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Egypt moves last King Tut's military chariot to new museum

Egypt moves last King Tut's military chariot to new museum

Egypt

The last military chariot of King Tutankhamun was moved on Saturday from a military museum in Cairo to the under-construction Grand Egyptian Museum (GEM) near the Pyramid complex in Giza.

A total of six historical chariots were collected from museums across Egypt, including the Luxor Museum and the Egyptian Museum in Tahrir Square and will be displayed at the GEM, which is scheduled to open later this year.

“This is the sixth chariot belonging to King Tutankhamun that has moved to the new museum. Young Egyptians have gained a lot of experience in the ancient safe transportation. In this new museum, we will exhibit 5,000 pieces of treasures belonging to King Tutankhamun,” said Tarek Tawfik, director of the GEM.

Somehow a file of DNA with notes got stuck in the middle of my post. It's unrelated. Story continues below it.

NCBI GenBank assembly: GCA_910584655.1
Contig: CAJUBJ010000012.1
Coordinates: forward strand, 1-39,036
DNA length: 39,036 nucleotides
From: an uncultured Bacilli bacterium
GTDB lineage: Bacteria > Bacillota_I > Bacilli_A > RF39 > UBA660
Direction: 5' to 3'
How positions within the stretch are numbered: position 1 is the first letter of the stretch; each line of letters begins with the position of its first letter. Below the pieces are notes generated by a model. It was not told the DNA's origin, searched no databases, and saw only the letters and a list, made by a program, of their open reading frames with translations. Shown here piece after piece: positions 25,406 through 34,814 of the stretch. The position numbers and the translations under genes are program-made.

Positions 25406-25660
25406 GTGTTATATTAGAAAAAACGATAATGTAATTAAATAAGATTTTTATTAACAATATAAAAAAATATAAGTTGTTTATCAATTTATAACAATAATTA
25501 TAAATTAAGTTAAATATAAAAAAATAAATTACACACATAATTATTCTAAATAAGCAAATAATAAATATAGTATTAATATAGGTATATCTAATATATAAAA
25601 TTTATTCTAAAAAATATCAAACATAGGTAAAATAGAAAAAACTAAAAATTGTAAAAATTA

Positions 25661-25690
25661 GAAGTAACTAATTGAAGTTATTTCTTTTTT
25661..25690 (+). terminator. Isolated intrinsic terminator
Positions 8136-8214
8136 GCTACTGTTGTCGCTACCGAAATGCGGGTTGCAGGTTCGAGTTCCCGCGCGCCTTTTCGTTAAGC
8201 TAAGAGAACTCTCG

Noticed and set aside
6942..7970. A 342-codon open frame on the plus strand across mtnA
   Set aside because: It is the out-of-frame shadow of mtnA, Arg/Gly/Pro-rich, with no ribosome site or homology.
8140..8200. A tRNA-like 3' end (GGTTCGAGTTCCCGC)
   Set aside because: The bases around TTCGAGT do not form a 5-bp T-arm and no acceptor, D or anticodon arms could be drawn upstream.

This is the sixth chariot belonging to King Tutankhamun that has moved to the new museum. Young Egyptians have gained a lot of experience in the ancient safe transportation.

King Tutankhamun, who died at about 19, became the world’s best known pharaoh of ancient Egypt after his nearly intact tomb was discovered by the British Egyptologist Howard Carter in 1922. The six military chariots were found in the antechamber of his tomb.

In addition to these chariots, other objects found in the tomb include sarcophagi, objects of everyday life, the funeral mask of the King in solid gold, and the mummy of the young pharaoh.

“4,800 out of 5,398 pieces of Tutankhamun’s treasures have already been moved to the GEM. We have also moved 122 pieces of his treasures that used to be on display at the Luxor Museum,” said Moustapha Waziri, chairman of the Supreme Council of Antiquities.

At the ceremony for moving Tutankhamun’s chariot, Egyptian Minister of Antiquities Khaled Anani said that more than 43,000 pieces of Egyptian antiquities have already been moved to the GEM, the most famous of which is the statue of King Ramses II.

Reuters

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